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Posted by on Jun 22, 2018 in Nocturia | 0 comments

In a nutshell

This study investigated the safety and effectiveness of timed furosemide (Lasix) and desmopressin (Ddavp) in treating nocturia in older patients. The study concluded that this combined treatment improved nocturia symptoms and was well tolerated. 

Some background

Desmopressin has recently been investigated in the treatment on nocturia. Desmopressin reduces urine production, and if taken before bedtime can decrease nocturia episodes.

Furosemide is a commonly used drug among patients with fluid retention, used to increase urination. Well timed furosemide use can increase urination before bedtime, thus reducing the amount of urine in the bladder during the night. 

The combination of timed furosemide with desmopressin may be useful in managing nocturia symptoms in older patients.

Methods & findings

The study included 82 nocturia patients (reported waking at least twice per night) over the age of 60. Patients were randomly assigned to receive a placebo (substance with no active effect), or combined treatment with furosemide 6 hours prior to bedtime and desmopressin before bedtime. The number of nocturnal voids (nighttime urinations) was recorded at the beginning and end of the study. Nighttime urine volume was also measured. 

46% of patients treated with furosemide and desmopressin reported a decrease in the number of nighttime voids, compared to 10% in the placebo group. The average number of nocturnal voids in the treatment group reduced from 3.5 to 2 (compared to 3.3 to 3 voids in placebo group). Nighttime urine volume decreased by 37% in the treatment group (from 919.6 ml to 584.2 ml). This was significantly more than the 5% decrease seen in the placebo group (from 871.6 ml to 828 ml).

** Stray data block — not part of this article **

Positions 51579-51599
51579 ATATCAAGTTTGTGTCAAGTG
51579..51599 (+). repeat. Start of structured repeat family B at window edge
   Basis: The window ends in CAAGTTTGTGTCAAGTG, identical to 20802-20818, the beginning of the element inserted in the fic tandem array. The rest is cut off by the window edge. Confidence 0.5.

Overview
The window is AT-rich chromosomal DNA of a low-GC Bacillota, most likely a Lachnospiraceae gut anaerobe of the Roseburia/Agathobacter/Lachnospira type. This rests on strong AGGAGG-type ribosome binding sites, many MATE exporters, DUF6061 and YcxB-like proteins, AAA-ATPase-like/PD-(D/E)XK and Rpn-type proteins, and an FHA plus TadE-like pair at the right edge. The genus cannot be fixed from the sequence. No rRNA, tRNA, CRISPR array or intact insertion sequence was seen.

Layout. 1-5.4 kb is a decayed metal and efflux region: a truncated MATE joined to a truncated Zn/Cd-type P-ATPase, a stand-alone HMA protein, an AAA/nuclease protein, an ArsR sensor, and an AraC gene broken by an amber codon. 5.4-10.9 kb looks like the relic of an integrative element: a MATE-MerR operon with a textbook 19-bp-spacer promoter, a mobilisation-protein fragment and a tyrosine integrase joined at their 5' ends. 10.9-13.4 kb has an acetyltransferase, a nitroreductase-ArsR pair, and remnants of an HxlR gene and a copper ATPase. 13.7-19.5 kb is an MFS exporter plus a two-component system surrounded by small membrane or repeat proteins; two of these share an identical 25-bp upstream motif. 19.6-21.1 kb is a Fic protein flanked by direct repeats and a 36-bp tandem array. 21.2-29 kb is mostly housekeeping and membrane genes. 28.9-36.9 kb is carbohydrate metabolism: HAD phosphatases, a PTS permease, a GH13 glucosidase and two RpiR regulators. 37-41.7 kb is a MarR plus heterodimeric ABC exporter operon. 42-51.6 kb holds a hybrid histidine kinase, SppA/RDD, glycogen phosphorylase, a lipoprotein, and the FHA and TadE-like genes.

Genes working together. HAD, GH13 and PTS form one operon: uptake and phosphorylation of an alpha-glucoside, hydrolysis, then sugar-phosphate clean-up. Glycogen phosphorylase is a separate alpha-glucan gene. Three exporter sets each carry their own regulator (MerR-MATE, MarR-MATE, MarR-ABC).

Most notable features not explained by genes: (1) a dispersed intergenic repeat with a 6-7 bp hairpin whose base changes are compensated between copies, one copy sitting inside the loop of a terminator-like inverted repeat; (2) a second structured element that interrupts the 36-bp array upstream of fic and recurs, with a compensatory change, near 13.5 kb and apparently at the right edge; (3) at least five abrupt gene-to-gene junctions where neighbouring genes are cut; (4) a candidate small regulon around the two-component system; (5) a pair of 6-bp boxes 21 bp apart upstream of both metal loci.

26% of patients in the treatment group and 20% in the placebo group reported adverse effects including headaches, nausea, dizziness and dry mouth.

Hyponatremia (dangerously low blood sodium levels) associated with desmopressin treatment, was noted in 2 patients (5%) receiving combination treatment.

The bottom line

This study concluded that timed furosemide and desmopressin treatment improved nocturia symptoms and was well tolerated.

The fine print

This study screened patients’ response to desmopressin prior to the trial, and patients who did not respond to or experienced significant side-effects were excluded from the trial.

Hyponatremia can pose a significant risk and is known to be associated particularly with older forms of desmopressin treatment.

Published By :

Neurourology and urodynamics

Date :

Mar 01, 2011

Original Title :

Reducing nocturia in the elderly: a randomized placebo-controlled trial of staggered furosemide and desmopressin.

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